I mentioned a week ago, that if your book offers “if/reverses,” you can play those rather than parlays. A number of you might not learn how to bet an “if/reverse.” A full explanation and comparison of “if” bets, “if/reverses,” and parlays follows, combined with situations by which each is best..
An “if” bet is just what it sounds like. You bet Team A and IF it wins you then place an equal amount on Team B. A parlay with two games going off at different times is a kind of “if” bet in which you bet on the first team, and when it wins you bet double on the 2nd team. With a genuine “if” bet, rather than betting double on the 2nd team, you bet an equal amount on the 2nd team.
You are able to avoid two calls to the bookmaker and lock in today’s line on a later game by telling your bookmaker you wish to make an “if” bet. “If” bets can also be made on two games kicking off at the exact same time. The bookmaker will wait until the first game is over. If the first game wins, he will put an equal amount on the 2nd game though it has already been played.
Although an “if” bet is obviously two straight bets at normal vig, you cannot decide later that so long as want the 2nd bet. As soon as you make an “if” bet, the 2nd bet can’t be cancelled, even if the 2nd game hasn’t gone off yet. If the first game wins, you could have action on the 2nd game. For that reason, there’s less control over an “if” bet than over two straight bets. When the 2 games you bet overlap with time, however, the only path to bet one as long as another เดิมพันไก่ชนเริ่มตัน10บาท wins is by placing an “if” bet. Obviously, when two games overlap with time, cancellation of the 2nd game bet is no issue. It must be noted, that whenever the 2 games start at different times, most books won’t enable you to fill in the 2nd game later. You must designate both teams once you make the bet.
You may make an “if” bet by saying to the bookmaker, “I want to make an ‘if’ bet,” and then, “Give me Team A IF Team B for $100.” Giving your bookmaker that instruction would be the just like betting $110 to win $100 on Team A, and then, as long as Team A wins, betting another $110 to win $100 on Team B.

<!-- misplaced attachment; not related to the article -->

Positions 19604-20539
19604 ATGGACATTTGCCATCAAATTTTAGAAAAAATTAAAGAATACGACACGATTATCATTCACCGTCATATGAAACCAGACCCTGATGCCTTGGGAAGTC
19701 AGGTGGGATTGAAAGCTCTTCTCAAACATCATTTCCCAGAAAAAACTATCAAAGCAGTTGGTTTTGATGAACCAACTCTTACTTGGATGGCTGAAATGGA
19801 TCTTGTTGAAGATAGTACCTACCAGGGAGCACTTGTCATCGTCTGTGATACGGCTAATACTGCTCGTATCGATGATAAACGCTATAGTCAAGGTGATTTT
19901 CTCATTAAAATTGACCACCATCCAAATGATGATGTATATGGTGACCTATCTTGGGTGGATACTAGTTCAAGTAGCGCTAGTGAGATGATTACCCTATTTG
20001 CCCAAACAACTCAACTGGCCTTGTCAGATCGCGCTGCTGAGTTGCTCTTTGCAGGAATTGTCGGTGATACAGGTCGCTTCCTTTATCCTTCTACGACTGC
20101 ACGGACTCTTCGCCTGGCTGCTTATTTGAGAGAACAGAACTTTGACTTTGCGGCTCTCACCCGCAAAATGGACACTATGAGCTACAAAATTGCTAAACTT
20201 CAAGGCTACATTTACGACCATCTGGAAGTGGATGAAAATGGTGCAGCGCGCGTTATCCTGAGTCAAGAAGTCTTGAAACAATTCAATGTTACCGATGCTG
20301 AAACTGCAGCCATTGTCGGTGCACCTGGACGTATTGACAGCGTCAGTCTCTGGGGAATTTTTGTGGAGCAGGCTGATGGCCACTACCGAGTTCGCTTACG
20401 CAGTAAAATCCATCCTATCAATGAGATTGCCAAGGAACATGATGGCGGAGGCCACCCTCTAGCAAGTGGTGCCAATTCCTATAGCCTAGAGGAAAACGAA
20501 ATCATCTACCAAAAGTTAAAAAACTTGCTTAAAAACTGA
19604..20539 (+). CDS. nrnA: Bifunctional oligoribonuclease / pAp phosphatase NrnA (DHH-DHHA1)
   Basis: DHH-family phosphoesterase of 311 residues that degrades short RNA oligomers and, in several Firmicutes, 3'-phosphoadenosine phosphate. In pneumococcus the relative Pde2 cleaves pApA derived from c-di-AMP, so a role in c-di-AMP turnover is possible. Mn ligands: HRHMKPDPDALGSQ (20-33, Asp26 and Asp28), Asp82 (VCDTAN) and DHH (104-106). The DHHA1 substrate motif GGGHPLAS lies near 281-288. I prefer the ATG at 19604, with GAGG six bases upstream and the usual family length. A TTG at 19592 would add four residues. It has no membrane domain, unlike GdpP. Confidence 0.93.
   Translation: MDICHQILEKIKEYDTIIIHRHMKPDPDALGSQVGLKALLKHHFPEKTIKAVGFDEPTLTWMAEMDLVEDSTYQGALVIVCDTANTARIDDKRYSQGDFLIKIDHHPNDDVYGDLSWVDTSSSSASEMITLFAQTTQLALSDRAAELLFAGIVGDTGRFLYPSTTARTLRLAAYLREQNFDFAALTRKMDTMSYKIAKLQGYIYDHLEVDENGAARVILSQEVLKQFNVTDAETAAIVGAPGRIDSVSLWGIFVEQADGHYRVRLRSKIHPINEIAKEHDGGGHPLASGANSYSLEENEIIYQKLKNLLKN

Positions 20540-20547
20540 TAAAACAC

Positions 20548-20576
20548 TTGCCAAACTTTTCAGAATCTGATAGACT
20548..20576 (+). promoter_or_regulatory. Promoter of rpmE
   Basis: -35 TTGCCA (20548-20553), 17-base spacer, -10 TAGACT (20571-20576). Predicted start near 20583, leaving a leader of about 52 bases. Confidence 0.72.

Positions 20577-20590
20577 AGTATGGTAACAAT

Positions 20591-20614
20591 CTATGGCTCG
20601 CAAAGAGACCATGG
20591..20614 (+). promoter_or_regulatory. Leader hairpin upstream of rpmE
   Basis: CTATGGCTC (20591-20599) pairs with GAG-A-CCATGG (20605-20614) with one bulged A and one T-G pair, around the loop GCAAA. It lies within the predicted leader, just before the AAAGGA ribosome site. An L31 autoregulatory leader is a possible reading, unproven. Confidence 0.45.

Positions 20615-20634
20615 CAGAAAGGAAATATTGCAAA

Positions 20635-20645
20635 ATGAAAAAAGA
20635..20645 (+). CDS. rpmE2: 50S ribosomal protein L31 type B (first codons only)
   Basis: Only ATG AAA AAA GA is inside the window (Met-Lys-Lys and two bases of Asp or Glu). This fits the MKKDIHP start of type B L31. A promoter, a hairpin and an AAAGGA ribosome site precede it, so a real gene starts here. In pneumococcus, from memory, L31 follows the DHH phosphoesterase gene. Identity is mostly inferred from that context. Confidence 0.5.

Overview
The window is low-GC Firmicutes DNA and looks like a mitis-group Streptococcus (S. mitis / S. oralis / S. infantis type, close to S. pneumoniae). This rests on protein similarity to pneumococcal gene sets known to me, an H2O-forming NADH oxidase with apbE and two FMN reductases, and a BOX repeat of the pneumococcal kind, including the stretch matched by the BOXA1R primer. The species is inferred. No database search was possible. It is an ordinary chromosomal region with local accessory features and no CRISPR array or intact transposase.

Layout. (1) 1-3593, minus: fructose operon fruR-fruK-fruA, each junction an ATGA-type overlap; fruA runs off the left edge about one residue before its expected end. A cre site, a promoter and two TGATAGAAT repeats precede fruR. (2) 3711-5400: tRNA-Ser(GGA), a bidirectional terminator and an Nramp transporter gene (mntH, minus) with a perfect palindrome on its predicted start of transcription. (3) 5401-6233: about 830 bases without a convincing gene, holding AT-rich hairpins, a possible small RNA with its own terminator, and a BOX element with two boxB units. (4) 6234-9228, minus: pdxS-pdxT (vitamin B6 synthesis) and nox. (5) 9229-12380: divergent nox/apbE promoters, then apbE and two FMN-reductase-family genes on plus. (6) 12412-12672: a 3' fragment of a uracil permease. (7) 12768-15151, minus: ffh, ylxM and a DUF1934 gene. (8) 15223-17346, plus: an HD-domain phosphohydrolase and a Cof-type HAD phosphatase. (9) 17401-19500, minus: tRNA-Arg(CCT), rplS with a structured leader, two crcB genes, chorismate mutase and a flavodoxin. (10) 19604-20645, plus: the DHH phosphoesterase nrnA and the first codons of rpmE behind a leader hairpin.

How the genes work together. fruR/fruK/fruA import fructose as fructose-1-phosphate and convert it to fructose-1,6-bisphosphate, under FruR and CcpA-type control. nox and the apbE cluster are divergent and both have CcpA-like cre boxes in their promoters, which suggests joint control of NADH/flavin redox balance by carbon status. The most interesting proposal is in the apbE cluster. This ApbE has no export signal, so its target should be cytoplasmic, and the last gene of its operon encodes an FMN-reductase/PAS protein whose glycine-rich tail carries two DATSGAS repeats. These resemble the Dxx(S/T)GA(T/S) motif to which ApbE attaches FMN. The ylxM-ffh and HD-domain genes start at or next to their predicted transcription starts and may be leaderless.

If the first team in the “if” bet loses, there’s no bet on the 2nd team. Irrespective of whether the 2nd team wins of loses, your total loss on the “if” bet could be $110 once you lose on the first team. If the first team wins, however, you’d have a bet of $110 to win $100 going on the 2nd team. For the reason that case, if the 2nd team loses, your total loss could be just the $10 of vig on the split of the 2 teams. If both games win, you’d win $100 on Team A and $100 on Team B, for a complete win of $200. Thus, the utmost loss on an “if” could be $110, and the utmost win could be $200. This is balanced by the disadvantage of losing the entire $110, instead of just $10 of vig, every time the teams split with the first team in the bet losing.
As you will see, it matters a good deal which game you place first in an “if” bet. If you place the loser first in a divided, you then lose your full bet. In the event that you split nevertheless the loser is the 2nd team in the bet, you then only lose the vig.
Bettors soon learned that the way to avoid the uncertainty caused by the order of wins and loses is to create two “if” bets putting each team first. In place of betting $110 on ” Team A if Team B,” you’d bet just $55 on ” Team A if Team B.” and then create a second “if” bet reversing the order of the teams for another $55. The next bet would put Team B first and Team A second. This type of double bet, reversing the order of the exact same two teams, is known as an “if/reverse” or sometimes just a “reverse.”
If both teams win, the end result would be the same just like you played just one “if” bet for $100. You win $50 on Team A in the first “if bet, and then $50 on Team B, for a complete win of $100. In the 2nd “if” bet, you win $50 on Team B, and then $50 on Team A, for a complete win of $100. The 2 “if” bets together create a total win of $200 when both teams win.
If both teams lose, the end result would also be the same as in the event that you played just one “if” bet for $100. Team A’s loss would set you back $55 in the first “if” combination, and nothing would look at Team B. In the 2nd combination, Team B’s loss would set you back $55 and nothing would look at to Team A. You’d lose $55 on each of the bets for a complete maximum loss of $110 whenever both teams lose.
The difference occurs when the teams split. In place of losing $110 when the first team loses and the 2nd wins, and $10 when the first team wins but the 2nd loses, in the reverse you will lose $60 on a divided no matter which team wins and which loses. It calculates this way. If Team A loses you will lose $55 on the first combination, and have nothing going on the winning Team B. In the 2nd combination, you will win $50 on Team B, and have action on Team A for a $55 loss, causing a net loss on the 2nd combination of $5 vig. The loss of $55 on the first “if” bet and $5 on the 2nd “if” bet provides you with a mixed loss of $60 on the “reverse.” When Team B loses, you will lose the $5 vig on the first combination and the $55 on the 2nd combination for the exact same $60 on the split..